I finished my film! Now it's back to work on my film.
It never ends.
I started work on my documentary film, The Mostly Serious History of Wine, in the spring of 2020. I put it on hold for a long time to work on Grievance Gulch. I finished that in August of 2022 so I went back to work on the wine thing.
At this point I got trampled by a tower of giraffe.1 Okay, that’s a lie, but another film project came along, Charlie’s Electric Car, and I needed to get started on it before their race in December, so the wine doc got shelved again for a few weeks.
If you’re reading this and thinking, “Wow, I wish I could help this guy make art,” I have some great news: You could become a paid subscriber!
I Just Need One More Day You Filthy Giraffes
I needed one more day of shooting on the wine doc at a real-deal studio so I could deliver some pieces directly to camera to, sort of, tie the whole thing together. This week, the moment finally arrived, and I got the time I needed.
My favorite thing about this process is that whenever I put my foot into a hidden puddle of sewage, the prevailing sentiment from the universe at that moment seems to be, “Oh, you didn’t know about the sewage?”
Your boy trods in a lot of metaphorical sewage. But on the plus side, maybe some of it is just gazpacho.
This Week’s Sewage
The issue at the moment is that my running time is not long enough. If you do 14 quintillion searches of the internet to ask “how long should my film be?” the answer you are most likely to get is, “Whatever feels right.” If you’ve ever asked for dating advice and been told, “Just be yourself,” you know how to feel about that.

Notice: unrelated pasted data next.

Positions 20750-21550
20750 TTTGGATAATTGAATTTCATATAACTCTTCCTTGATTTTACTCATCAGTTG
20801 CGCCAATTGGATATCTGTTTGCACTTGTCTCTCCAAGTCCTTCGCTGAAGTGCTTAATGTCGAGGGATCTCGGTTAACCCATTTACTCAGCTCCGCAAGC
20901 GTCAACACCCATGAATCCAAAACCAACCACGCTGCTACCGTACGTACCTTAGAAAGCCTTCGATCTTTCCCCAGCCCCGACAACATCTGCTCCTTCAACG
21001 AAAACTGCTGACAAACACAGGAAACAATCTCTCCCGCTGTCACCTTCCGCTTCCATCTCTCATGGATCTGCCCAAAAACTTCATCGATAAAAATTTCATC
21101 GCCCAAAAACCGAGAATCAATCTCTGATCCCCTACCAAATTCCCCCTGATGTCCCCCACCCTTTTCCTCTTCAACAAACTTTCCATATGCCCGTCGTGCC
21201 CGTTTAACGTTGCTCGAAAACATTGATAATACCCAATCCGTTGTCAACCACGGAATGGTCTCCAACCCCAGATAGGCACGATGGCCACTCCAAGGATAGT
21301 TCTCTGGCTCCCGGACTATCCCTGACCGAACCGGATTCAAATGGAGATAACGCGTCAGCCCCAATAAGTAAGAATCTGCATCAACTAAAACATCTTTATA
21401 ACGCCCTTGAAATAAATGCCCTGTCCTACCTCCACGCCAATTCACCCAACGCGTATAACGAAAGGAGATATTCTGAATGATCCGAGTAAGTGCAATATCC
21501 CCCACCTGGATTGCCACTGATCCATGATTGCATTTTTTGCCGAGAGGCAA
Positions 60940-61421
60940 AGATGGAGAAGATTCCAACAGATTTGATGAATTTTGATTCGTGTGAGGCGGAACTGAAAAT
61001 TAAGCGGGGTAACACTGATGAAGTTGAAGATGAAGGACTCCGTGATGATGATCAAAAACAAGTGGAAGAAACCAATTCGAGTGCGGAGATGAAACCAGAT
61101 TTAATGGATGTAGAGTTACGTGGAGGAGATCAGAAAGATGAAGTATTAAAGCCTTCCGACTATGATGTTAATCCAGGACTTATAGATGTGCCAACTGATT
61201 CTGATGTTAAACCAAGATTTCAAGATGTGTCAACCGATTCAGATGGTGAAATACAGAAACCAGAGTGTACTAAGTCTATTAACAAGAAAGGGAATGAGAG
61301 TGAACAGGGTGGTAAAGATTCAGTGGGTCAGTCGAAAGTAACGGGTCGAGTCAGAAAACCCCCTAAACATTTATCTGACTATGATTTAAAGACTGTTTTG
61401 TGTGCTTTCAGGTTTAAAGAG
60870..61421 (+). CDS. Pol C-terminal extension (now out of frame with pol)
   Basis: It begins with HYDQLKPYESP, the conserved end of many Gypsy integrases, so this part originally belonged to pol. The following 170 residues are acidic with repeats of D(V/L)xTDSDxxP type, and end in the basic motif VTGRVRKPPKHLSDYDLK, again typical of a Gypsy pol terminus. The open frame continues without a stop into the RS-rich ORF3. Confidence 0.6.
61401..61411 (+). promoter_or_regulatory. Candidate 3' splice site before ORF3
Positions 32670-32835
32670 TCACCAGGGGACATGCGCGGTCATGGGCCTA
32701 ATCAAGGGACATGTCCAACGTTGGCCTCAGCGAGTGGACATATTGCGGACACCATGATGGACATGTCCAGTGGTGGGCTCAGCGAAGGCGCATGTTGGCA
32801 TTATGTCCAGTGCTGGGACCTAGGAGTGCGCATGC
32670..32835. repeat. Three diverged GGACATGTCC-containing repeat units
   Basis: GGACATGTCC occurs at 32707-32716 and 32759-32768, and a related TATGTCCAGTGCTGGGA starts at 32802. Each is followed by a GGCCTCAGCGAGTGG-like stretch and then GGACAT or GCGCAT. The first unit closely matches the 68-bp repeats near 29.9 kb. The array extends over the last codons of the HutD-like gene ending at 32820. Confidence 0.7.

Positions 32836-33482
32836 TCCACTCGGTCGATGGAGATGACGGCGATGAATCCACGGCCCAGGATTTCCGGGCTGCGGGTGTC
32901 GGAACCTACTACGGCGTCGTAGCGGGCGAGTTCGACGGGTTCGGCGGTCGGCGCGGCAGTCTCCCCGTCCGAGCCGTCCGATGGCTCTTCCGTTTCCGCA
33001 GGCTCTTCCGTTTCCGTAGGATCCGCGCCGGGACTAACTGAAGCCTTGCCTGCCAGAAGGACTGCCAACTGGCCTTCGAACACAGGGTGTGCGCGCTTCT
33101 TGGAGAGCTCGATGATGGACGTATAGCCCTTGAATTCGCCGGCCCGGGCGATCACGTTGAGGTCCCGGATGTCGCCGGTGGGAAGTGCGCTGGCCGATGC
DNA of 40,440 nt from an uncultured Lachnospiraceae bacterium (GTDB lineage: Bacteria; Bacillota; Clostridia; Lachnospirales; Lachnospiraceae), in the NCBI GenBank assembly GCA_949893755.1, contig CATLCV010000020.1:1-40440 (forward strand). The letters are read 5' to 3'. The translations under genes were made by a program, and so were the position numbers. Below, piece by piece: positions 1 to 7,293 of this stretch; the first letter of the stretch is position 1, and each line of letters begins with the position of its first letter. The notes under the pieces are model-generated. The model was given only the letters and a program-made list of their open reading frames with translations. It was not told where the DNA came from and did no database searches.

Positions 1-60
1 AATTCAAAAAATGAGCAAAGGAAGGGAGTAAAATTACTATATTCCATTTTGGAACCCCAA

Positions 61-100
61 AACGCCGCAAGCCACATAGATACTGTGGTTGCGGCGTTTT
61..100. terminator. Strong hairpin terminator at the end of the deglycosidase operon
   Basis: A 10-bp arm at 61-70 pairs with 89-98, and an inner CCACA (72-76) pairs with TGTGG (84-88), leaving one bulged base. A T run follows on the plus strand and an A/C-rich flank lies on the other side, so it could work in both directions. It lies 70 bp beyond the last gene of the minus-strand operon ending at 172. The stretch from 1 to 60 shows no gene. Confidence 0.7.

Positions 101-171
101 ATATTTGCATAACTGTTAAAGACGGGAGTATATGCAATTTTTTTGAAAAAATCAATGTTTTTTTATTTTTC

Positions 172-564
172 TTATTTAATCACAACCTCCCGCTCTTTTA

If you dig a little deeper you’ll learn that most festivals consider a film under 40 minutes to be a short. Over 40 minutes is a feature. You’ll also learn that it’s suicide2 to make a film between 10 and 40 minutes long, because festival producers want to program as many films as possible into shorts blocks, so if your short is 20 minutes long it has to be twice as good as any other two 10 minute shorts.
Mind you, I have no idea if any of this is true. The motivations of festival programmers are opaque to me. But I do get the message that I need to make a feature length project. That makes sense to me, as someone who has written quite a few novels.
It’s hard to sell a novel but impossible to sell short stories. And, since I’m making a doc modeled after PBS docs who seem to run 45 minutes or so (one hour minus 15 minutes of commercials), I decided to shoot for 45 minutes.
What’s That Splashing Sound and Why is my Foot Wet?
I have come to find out that if I want to get any kind of distribution deal my options are seriously limited at the 60 minute mark. So, it’s back to the proverbial drawing board.
Can I whip 15 more minutes of running time out of my bo-honkus? Of course. I am a writer. Coming up with this stuff is my whole thing. And if I grit my teeth just right and squint, I might be able to look at this as yet another valuable learning experience.
I am ready to be done with this for a couple of reasons. First, I think it’s great and I think you guys are going to love it. That, and I’m, as always, ready to go on to the next project.
Thanks for being with me, gang. I really appreciate it.
Collective noun, mother flippers!
Sewage-cide? I could have made that joke. You know I could. But I didn’t.